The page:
They begin to avoid eye contact. While contemplating my failure as a teacher, I didn’t realize The Wait was coinciding with an unintentional intense stare down.
20 seconds- which, at this point, feels like 20 minutes.
23 seconds have passed since I posed the question. The class displays varied coping mechanisms. Some are staring blankly off into nothingness, some are pretending to look at notes, and some are avoiding eye contact.
Wait, maybe they didn’t hear me.
Perhaps these sweet angels just didn’t hear the question.
These precious kids didn’t want to be rude. I will repeat the question!
Surely this is the issue.
“What literary device did Yann Martel just employ in this particular paragraph?”
I smile at them for encouragement. No one smiles back.
They still don’t know
I’m a terrible teacher. They don’t know the answer. I should quit. This is ridiculous.
They aren’t even trying. YOU AREN’T EVEN TRYING! I’m tired. They make me want to take a nap. Why do I put myself through this day after day? I want a pedicure and I can’t even get one. I have to choose between groceries or my mortgage payment and they can’t even remember a simple literary term.
The shuffle of a butt in a seat interrupts my internal soliloquy of self loathing.
They. Don’t. Know. It! They aren’t even bothering to look through notes anymore!
Joseph isn’t even on the correct page in his book! Beth is staring at her nails!
I will not be ignored!
“Guys, think about the answer to this question. For 12, consecutive sentences Yann Martel begins them with the phrase: ‘The sea’!”.
The sea…..the sea…..the sea……good lord, people.
“You guys can do this! You know this!”
They can’t do this and they don’t know this.
Anaphora. Someone say ‘anaphora’. I will even take ‘alliteration’. It is wrong, but at the least the beginning letter is close!
“Someone at least try!”
I can feel my disappointment and frustration subside and anger begin. It builds in the base of my stomach and usually spews from the mouth- never making it to my brain. This time, however, The Wait is intense; and, I don’t like to lose. My stubbornness will not allow me to fold. May the odds be ever in your favor, children. I smile at them one more time. I smile- and I wait.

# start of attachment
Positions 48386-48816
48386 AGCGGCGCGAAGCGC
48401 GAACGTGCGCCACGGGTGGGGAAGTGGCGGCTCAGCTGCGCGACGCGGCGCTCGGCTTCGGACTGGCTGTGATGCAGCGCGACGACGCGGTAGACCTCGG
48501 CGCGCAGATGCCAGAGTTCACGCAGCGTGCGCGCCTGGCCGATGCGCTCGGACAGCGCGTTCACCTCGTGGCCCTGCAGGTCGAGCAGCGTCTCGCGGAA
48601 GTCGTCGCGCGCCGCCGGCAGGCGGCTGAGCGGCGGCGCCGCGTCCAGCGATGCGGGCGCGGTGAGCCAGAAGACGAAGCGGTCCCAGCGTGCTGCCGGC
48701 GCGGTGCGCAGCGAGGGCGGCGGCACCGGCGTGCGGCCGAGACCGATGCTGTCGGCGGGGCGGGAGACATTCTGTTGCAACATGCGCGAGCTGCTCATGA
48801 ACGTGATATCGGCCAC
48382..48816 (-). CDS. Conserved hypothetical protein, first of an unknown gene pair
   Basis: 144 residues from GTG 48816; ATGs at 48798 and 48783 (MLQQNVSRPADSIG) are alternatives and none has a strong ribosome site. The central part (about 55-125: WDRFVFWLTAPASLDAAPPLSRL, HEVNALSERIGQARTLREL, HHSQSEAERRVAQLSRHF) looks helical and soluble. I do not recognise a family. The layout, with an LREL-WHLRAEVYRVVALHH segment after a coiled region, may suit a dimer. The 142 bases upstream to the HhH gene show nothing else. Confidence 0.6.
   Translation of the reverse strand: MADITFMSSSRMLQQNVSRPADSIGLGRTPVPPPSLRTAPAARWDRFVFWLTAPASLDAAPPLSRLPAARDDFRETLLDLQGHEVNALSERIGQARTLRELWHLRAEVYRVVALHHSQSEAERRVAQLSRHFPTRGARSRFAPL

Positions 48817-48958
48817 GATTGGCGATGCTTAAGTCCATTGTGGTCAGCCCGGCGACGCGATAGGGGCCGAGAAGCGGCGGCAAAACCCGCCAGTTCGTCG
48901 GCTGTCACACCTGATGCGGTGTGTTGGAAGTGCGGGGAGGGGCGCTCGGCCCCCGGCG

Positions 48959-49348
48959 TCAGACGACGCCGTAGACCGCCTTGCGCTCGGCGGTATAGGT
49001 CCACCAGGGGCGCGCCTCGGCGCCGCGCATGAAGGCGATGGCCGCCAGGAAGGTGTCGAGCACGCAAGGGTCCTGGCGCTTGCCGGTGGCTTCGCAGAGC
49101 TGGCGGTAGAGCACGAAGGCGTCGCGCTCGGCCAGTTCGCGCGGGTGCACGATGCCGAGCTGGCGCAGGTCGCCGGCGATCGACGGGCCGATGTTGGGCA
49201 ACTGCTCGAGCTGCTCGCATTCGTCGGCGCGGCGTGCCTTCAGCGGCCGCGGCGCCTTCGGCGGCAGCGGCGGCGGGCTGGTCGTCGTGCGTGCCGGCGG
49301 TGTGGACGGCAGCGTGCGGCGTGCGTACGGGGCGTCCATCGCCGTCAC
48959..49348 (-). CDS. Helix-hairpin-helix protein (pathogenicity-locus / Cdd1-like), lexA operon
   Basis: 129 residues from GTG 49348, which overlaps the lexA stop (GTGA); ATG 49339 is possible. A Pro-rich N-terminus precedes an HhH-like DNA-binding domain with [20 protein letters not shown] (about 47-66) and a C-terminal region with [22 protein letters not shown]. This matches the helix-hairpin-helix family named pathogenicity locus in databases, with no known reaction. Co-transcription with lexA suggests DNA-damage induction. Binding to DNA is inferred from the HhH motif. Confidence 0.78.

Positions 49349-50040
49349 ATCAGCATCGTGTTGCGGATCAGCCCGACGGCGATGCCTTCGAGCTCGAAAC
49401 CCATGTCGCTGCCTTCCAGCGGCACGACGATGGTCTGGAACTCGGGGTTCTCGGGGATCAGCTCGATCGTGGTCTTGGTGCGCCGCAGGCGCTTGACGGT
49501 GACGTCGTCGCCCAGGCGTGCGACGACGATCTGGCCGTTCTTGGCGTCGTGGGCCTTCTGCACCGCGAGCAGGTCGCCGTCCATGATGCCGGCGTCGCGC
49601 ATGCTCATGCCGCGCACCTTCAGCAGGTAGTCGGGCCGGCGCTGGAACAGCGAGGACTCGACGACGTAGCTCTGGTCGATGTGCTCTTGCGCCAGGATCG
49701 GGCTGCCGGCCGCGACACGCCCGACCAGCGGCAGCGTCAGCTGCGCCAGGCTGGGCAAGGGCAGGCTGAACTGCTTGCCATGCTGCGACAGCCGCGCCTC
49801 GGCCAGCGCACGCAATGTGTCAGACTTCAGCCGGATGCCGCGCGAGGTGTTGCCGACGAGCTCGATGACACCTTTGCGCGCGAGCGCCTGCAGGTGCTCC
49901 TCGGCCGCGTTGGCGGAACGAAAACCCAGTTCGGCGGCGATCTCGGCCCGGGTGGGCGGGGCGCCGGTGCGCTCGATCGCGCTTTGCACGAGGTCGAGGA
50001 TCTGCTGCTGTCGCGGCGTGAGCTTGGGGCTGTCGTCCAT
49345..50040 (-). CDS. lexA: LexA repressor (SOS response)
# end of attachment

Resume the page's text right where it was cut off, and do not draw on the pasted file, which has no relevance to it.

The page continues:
no one moves- my smile is unwavering
Man, I am good at this.
I hope I don’t get a walk-through by Administration…
Suddenly, there is movement! Is that- yes! I think it is! It appears to be an arm rising out of the abyss in which my career has so desperately plunged straight into! My hope is beginning to resurrect! Ah, Ashley, my shy, yet brilliant, beacon of hope. Your scrawny arm serves as a lighthouse to guide my despair and I can anchor my thoughts back into reality! Sweet- sweet girl! Ashley will rescue me from my occupational- suicidal thoughts!
She always was my favorite.
I knew I could count on her. She is the reason why I teach.
Why I get out of bed at 4:00 in the morning is for students like her.
My sweet student.
Her hand is up, but only partially. Bent at the elbow to indicate her hesitation.
That’s OK Dearest Ashley. I will help you answer this question. It doesn’t matter how far off you are from the correct answer- I will guide you and praise you!
I smile and straighten my posture for the big moment. The moment that I have been waiting for the longest minute of my life.
This child is getting extra credit…..
This is it
“Yes, Ashley?”, “Go ahead” I say nodding enthusiastically like a complete moron.
“Um, Mrs. Lindsey, Can I go to the bathroom?”
This anticlimactic anecdote is the epitome of what is like to teach. The praise, the self loathing, the denial, disappointment, pride, and uncertainty is exactly what it is like to teach. This job is not glamorous and it certainly isn’t worth the money. However, I love it. Even though Ashley ruined my entire Q and A with her teeny-tiny bladder, as a class, we laughed, I told them the answer which was followed by “oooooooh”s heard throughout the classroom, and then we moved on with our lives. Not every second (or minute) is going to be monumental and memorable. Those kids still probably don’t know what anaphora is, and, well, that’s ok. One aspect that I thoroughly enjoy is the fact that these kids are human. And, humans are fallible creatures. These follies are what help make the job interesting and worth doing.